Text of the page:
The story that i revised was the one i did for the excercise where we had to find a painting and write a story. The painting i wrote about was Winslow Homer's The Gulf Stream. The painting can be seen at http://en.wikipedia.org/wiki/File:Winslow_Homer_004.jpg.
“This is it.” I remember thinking. Fifteen years as a fishermen and I was about to become fish food. I had been fishing off shore of Mexico with my buddy Jose for sailfish when we encountered a terrible storm. Out of nowhere the sky got black and the wind kicked up. Waves over 20 feet were rocking our tiny ship as we huddled inside the cabin. I could hear the hull creaking and groaning.
“Hey Jose!” I shouted over the wind.
“What up Pancho?”
“Remember on Friday when we got paid for our last catch? When I wanted to use the money to hole up the leaks and get a new mast? But you just had to go to the bar. ”
“Oh yeah my bad man. If it makes you feel any better I was having a really bad day.”
As Jose proceeded to tell me about his terrible day I heard a large crash right above us. The mast had splintered but was still attached to the boat by a few ropes and was beginning to drag us down.
“Hey man I have to get those ropes!” Jose patted me on the back and crawled onto the deck. He managed to cut the ropes but as he turned to crawl back a huge wave, maybe 30 feet, hit our ship. Jose was thrown into the water and it was a miracle the ship didn’t capsize. I would learn later, while inspecting the ship that Jose had cut his leg on a lose board as he fell, attractting a large pack of bullsharks. I immediately ran out onto the slippery deck and tried to toss him a rope but those sharks made quick work of poor old Jose.
As the storm began to break up and the sun started to come out again I peered into the water. My heart dropped when I saw that the bullsharks, probably ten of them were still circling around my boat. They were snapping their jaws and the only thing I could look at were their rows of razor sharp teeth. To make matters worse the storm had washed the boat way off shore. I had no idea what I was going to do when I noticed a small speck on the horizon. I could tell right away that it was a large ship.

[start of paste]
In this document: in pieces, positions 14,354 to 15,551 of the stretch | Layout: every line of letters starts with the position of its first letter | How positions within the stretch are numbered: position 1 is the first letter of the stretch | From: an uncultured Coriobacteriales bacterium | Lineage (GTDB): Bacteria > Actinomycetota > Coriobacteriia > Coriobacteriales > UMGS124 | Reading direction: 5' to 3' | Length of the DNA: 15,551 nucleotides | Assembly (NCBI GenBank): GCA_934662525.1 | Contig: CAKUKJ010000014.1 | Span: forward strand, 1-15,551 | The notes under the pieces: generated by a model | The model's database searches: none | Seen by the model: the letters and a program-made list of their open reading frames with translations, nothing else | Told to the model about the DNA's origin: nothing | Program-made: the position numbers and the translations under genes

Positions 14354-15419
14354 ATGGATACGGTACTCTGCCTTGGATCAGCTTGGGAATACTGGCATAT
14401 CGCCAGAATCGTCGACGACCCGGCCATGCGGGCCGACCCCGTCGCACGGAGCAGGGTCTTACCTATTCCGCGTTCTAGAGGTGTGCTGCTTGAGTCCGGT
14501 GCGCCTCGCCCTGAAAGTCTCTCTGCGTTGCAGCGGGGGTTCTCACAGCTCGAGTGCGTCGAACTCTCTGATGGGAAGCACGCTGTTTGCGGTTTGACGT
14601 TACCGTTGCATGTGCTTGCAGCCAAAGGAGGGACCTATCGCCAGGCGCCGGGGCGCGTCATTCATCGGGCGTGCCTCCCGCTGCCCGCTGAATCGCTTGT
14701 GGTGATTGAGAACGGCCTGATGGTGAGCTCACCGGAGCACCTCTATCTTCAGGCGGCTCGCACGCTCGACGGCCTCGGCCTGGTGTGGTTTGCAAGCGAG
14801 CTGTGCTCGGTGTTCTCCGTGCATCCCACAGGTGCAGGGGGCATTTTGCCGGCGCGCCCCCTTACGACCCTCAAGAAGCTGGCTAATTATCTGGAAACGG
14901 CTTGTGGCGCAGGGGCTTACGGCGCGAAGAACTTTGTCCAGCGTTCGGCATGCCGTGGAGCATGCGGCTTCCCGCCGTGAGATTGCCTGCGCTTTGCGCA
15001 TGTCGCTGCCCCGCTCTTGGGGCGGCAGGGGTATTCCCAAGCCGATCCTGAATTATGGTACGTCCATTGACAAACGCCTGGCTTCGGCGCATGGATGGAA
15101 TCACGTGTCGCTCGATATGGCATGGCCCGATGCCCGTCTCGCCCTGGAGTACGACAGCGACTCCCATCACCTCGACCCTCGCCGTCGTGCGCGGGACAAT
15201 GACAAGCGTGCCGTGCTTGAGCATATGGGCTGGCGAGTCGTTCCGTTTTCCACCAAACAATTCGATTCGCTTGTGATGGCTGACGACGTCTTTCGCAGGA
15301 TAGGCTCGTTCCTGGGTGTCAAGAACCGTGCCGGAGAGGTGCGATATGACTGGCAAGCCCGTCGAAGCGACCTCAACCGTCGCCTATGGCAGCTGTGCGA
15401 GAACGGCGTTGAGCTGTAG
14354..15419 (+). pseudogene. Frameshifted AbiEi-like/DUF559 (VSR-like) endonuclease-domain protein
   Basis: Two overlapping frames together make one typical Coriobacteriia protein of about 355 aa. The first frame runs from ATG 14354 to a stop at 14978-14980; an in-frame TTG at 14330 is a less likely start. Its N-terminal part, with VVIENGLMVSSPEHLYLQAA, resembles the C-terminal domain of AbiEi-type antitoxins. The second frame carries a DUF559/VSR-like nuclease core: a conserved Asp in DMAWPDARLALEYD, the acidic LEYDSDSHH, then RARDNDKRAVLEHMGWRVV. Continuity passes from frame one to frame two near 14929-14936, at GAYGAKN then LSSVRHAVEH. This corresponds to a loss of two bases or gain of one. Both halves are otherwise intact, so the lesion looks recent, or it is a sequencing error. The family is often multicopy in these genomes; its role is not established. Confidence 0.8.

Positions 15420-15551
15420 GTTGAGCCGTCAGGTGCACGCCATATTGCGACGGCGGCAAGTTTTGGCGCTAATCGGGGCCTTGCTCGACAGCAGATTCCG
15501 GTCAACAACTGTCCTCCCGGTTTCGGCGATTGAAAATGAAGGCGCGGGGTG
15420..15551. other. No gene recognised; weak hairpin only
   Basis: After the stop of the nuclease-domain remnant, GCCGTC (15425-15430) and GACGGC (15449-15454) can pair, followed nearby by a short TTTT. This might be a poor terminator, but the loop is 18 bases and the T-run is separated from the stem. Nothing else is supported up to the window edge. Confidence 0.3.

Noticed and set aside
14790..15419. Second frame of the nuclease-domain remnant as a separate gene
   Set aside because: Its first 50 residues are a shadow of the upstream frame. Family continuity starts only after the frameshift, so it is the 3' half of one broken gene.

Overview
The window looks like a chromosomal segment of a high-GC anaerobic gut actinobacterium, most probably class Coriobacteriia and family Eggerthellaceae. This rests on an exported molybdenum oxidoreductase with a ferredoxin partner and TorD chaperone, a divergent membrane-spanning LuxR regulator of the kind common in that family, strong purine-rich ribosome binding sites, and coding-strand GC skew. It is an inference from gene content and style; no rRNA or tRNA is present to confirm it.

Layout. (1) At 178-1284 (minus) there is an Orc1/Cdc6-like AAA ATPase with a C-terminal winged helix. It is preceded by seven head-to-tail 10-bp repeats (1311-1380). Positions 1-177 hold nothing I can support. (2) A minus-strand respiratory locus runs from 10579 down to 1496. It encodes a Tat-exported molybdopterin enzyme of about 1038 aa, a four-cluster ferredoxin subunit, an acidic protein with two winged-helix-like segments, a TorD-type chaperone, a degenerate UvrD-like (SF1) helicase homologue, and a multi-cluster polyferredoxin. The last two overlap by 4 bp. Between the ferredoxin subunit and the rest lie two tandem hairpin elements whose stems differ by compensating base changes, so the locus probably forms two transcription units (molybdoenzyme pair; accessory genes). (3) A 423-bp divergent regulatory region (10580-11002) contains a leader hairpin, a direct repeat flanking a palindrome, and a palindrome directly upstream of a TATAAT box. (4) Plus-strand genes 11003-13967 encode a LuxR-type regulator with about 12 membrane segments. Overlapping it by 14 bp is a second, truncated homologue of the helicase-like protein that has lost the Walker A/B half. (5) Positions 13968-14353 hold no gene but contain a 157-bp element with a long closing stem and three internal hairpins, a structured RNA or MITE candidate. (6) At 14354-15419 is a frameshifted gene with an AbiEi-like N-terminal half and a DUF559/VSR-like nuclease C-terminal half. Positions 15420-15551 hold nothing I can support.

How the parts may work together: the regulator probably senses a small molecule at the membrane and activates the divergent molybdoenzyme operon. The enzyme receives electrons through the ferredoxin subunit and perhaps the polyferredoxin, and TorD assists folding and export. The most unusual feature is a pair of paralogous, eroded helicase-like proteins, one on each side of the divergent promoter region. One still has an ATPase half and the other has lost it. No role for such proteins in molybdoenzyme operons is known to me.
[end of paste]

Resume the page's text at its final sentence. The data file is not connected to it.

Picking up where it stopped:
“I have to make sure that ship sees me,” I thought, “otherwise ill never see my family again!”
I was in the process of trying to produce a paddle when I noticed several coils of rope sitting on the deck of the boat. I had heard of the cowboys from the American west and how they would use lassos to rope up cows. I figured if they could lasso a cow from horseback, I might be able to lasso a shark or two and have them drag me over to that ship!
I crawled my way over to the ropes and began to knot a lasso in the end of one of the ropes. As I balanced myself against my broken mast I swung the lasso high overhead.
“Splash!” I missed my target.
After two more tries I was finally able to snare one of the deadly fish. I quickly tied the end of the rope around the splintered mast at the front of the boat. After the first one I managed to snag two more sharks and got them tied up.
At this point I was starting to feel like my chances of survival were looking up, but I still wasn’t sure how I was going to control the sharks. While mulling my situation over I realized that I still had several pounds of baitfish stored below deck. Slowly I lowered myself down into the hold and retrieved the fish.
I began throwing the fish in a straight line out in front of the boat. As I threw the fish out in front of the boat the sharks would swim so powerfully that I prayed the mast would hold. After what seemed like an eternity I finally began to close in on the ship.
I began jumping up and down, waving my arms desperately trying to get someone to notice me. When the men on the ship finally did see me they sent out a huge rowboat, much bigger than my tiny vessel. As they made their way up to me they were surprised to see my lassoed sharks snapping about in the water. I was thankful for their service and decided to untie the ropes and set them free.
Once onboard the ship the sailors were astounded to hear my story. They regarded me as a god for being able to control such wild beasts and were happy to drop me off back at my home port. Once there everyone was astounded to see such a huge ship. I rowed into shore and waved goodbye to my new friends. As I walked up the shore I decided right there that I would never fish again. Luckily I had taken out a new insurance policy on the boat this year and received a pretty nice chunk of change for the boat. With the money I opened a bar in town. Sharkfin soup is our specialty.